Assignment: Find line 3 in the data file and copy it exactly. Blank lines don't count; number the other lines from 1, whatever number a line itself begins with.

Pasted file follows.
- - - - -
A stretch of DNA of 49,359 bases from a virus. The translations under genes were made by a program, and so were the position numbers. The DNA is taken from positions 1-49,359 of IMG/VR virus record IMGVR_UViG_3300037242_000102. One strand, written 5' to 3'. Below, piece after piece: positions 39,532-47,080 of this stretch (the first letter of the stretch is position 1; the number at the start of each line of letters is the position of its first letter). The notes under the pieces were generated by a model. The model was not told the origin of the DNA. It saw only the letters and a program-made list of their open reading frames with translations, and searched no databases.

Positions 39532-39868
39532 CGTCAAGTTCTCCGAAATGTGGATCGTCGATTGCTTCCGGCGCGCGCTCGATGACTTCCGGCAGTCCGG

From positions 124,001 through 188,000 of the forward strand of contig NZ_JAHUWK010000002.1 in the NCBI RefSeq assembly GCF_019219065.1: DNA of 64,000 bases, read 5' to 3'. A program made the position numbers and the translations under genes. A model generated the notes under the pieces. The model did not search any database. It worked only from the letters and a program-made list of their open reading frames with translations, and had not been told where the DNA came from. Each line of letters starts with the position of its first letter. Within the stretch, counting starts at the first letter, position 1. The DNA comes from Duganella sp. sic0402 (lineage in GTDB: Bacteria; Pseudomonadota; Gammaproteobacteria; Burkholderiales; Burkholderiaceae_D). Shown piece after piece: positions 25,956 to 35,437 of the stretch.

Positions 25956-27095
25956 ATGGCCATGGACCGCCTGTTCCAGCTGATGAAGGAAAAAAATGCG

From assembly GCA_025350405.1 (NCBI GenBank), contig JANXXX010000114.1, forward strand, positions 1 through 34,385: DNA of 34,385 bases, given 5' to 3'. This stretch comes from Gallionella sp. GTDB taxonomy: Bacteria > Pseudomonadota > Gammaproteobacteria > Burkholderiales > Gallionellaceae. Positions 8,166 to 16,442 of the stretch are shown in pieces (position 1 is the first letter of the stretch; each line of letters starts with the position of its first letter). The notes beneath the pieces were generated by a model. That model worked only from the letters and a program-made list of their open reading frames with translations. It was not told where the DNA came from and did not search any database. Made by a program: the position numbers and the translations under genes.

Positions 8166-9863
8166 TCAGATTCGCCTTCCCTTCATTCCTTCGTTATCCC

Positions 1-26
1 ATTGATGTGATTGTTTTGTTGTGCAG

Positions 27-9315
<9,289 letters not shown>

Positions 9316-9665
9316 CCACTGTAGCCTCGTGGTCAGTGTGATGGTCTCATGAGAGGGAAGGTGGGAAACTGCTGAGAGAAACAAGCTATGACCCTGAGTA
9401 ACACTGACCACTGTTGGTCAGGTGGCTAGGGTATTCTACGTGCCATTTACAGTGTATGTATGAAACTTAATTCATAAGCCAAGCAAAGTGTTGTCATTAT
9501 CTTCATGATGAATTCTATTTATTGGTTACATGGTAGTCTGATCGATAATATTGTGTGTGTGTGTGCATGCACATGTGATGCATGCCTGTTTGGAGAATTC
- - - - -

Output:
39532 CGTCAAGTTCTCCGAAATGTGGATCGTCGATTGCTTCCGGCGCGCGCTCGATGACTTCCGGCAGTCCGG